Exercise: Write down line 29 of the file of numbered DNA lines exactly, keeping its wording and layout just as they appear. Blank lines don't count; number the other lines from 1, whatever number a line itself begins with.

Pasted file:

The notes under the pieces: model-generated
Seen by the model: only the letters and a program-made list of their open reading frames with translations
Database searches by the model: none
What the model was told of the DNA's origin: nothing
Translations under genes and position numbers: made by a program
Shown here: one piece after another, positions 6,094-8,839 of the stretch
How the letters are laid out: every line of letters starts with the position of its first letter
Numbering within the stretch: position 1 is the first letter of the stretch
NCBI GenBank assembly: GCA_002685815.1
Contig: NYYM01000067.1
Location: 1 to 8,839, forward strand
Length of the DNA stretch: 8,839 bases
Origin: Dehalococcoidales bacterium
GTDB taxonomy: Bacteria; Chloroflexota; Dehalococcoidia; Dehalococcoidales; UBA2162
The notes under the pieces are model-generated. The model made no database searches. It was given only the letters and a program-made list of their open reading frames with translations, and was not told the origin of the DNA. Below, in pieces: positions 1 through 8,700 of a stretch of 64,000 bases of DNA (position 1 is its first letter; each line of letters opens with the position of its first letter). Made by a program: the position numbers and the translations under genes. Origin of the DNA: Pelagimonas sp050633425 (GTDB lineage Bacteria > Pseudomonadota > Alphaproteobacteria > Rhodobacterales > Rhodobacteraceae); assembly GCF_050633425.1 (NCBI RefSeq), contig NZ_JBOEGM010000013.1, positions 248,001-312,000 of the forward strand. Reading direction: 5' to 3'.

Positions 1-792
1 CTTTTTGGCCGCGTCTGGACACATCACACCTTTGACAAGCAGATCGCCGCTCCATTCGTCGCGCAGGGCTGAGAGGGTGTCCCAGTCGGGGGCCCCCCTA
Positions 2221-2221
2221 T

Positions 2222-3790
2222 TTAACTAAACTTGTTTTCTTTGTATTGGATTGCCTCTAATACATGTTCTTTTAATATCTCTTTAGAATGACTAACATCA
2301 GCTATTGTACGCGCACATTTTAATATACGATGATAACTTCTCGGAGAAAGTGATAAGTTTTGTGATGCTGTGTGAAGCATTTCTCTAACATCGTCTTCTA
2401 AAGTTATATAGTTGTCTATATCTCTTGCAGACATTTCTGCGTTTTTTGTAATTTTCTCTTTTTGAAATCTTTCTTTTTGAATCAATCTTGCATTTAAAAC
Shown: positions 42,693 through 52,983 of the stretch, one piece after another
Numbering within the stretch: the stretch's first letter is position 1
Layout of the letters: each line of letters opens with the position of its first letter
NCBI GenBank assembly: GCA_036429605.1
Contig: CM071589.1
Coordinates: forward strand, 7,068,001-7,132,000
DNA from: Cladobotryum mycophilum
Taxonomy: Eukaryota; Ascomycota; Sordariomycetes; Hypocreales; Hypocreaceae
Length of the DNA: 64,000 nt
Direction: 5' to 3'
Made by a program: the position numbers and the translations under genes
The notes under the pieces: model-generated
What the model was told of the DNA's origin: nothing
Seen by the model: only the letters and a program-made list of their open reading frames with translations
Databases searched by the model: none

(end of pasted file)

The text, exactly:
Coordinates: forward strand, 7,068,001-7,132,000